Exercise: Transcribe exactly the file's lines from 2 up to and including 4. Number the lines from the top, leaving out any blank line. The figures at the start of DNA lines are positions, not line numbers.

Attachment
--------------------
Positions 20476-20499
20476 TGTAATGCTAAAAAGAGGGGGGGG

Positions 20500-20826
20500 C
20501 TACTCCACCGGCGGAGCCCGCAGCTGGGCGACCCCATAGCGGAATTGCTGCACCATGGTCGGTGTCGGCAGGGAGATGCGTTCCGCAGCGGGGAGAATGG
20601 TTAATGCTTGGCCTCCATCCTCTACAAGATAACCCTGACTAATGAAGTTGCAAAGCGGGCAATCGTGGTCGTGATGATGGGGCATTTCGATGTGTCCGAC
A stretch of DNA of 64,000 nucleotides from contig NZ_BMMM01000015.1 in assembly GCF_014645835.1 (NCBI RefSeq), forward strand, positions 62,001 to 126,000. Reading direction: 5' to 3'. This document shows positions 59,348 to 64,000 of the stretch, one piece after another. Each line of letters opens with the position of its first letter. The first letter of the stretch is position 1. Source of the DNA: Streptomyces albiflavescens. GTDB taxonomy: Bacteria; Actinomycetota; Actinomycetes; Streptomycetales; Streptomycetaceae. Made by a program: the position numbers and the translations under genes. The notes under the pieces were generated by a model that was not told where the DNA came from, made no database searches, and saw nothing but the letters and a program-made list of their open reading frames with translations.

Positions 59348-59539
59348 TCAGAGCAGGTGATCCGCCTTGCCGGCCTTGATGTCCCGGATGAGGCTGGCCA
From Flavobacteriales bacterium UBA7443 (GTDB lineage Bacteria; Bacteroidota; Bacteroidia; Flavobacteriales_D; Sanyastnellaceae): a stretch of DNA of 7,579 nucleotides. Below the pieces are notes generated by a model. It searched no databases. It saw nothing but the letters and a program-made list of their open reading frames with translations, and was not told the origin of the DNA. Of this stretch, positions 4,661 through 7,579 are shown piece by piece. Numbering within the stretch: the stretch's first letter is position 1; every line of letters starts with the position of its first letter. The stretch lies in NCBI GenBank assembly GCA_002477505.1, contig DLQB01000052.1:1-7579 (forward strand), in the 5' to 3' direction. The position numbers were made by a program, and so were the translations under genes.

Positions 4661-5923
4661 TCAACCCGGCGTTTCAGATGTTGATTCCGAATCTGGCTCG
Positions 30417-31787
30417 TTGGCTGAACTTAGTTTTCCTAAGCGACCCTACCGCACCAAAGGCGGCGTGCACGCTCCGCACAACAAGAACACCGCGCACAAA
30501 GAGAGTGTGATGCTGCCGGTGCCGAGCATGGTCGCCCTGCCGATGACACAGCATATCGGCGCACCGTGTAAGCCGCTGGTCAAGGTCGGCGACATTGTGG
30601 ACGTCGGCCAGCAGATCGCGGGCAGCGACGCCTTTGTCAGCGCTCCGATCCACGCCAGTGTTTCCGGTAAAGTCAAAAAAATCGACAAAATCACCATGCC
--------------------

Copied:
20476 TGTAATGCTAAAAAGAGGGGGGGG

Positions 20500-20826
20500 C